Home Security Research findings not driven by marketing, says security pro

Marketing has no influence on the findings that security researchers make; in fact, it is the other way around, according to Noushin Shabab, a security researcher and software developer at Kaspersky Lab in Melbourne.

Shabab, one of the very few women to work for a top cyber security firm, told iTWire during a recent interview that "if marketing sees my reports to benefit sales, the team will use these reports to spread the message further."

She hails from Iran and worked for that country's largest software company, Amnpardaz Software Corporation, as a senior malware analyst and security software developer, before coming to Australia to work for Kaspersky Lab.

Shabab specialises in user mode and kernel mode malware and rootkit analysis (x86 and x64), such as APTs, botnets, viruses and exploits.

She also has intimate knowledge of advanced malware attack techniques as exemplified by Conficker, Stuxnet, Equation Group, ZeroAccess, BlackEnergy, Necurs, Nimnul/Ramnit and Regin APT.

Edited excerpts from the interview:

iTWire: Have you had a desire to work in a field like this since you were little?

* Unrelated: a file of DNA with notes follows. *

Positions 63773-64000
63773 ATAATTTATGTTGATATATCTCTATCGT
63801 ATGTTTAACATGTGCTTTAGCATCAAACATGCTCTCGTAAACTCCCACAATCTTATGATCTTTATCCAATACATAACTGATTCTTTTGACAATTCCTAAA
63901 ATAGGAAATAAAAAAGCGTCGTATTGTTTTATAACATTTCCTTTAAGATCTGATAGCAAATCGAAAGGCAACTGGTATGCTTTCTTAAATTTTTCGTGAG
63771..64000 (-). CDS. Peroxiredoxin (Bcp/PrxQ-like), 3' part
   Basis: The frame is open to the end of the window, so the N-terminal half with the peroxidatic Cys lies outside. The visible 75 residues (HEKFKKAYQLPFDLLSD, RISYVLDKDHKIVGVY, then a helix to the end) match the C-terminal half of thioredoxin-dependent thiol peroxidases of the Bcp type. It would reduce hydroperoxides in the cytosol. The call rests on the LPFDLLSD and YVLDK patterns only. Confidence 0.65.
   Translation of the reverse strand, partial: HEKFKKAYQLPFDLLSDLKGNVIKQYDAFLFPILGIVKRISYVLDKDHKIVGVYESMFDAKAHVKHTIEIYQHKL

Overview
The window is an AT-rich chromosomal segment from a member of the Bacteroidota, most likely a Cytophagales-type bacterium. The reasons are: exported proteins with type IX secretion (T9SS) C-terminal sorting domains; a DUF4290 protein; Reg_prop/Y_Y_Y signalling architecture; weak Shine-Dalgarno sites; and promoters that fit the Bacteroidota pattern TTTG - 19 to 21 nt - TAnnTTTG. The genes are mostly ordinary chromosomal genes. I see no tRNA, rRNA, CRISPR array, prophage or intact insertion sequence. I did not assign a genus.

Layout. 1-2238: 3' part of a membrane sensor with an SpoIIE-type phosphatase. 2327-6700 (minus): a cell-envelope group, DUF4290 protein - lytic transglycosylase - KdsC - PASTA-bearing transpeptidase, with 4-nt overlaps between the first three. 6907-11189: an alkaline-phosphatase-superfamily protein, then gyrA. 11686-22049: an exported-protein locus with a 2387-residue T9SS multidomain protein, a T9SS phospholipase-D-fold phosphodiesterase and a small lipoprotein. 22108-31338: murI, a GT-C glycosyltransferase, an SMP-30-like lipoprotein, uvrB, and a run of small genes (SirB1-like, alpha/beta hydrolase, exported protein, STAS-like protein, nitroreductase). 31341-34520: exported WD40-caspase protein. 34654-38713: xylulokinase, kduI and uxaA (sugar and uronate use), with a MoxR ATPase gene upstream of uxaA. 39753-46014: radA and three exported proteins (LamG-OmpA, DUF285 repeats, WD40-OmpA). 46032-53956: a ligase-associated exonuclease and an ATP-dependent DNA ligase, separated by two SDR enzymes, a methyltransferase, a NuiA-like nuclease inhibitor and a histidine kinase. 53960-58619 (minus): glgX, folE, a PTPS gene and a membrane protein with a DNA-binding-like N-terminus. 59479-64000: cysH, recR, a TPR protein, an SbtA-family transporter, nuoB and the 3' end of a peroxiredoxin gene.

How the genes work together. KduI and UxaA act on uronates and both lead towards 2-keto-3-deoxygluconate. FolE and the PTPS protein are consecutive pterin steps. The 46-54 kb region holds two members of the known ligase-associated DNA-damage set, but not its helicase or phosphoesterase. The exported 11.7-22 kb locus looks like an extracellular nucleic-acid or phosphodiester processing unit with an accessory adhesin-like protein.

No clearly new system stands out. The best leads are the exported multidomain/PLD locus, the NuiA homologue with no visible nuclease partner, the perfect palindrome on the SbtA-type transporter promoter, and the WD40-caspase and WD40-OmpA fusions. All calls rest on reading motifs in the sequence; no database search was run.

Noushin Shabab: When I was little, solving puzzle pieces with my sister was always a favourite past time. We would even recreate escape rooms in our homes and challenge each other to find the finish line.

noushin shabab

Or was there some incident or influence in your life that led you to this field?

In university, I was quite good in programming. During my 2nd year, one of my professors asked me to assist him in teaching first year students in learning different technical subjects. Then when I joined the work force, my peers involved me with training people. I then discovered that I had tact in explaining technical lingo to my colleagues outside technical departments. This eventually made me delve further in technical problem solving that led me to research and eventually cyber security.

What is it you like most about your job?

There is never one problem. There are always lots of problems, new problems and new challenges every day and the best part is, even though it’s difficult and tedious, I enjoy the problem solving process.

And what is it that you dislike – or like the least?

I like every aspect of my role. Although many technical people do not like writing reports, I enjoy investing time in writing a comprehensive report. This is because I believe it's important to deliver the knowledge gained from research in a proper way.

Is there a class of malware that is easier to work on, compared to others?  Or can you divide them up by platform as being easier or more difficult to tackle?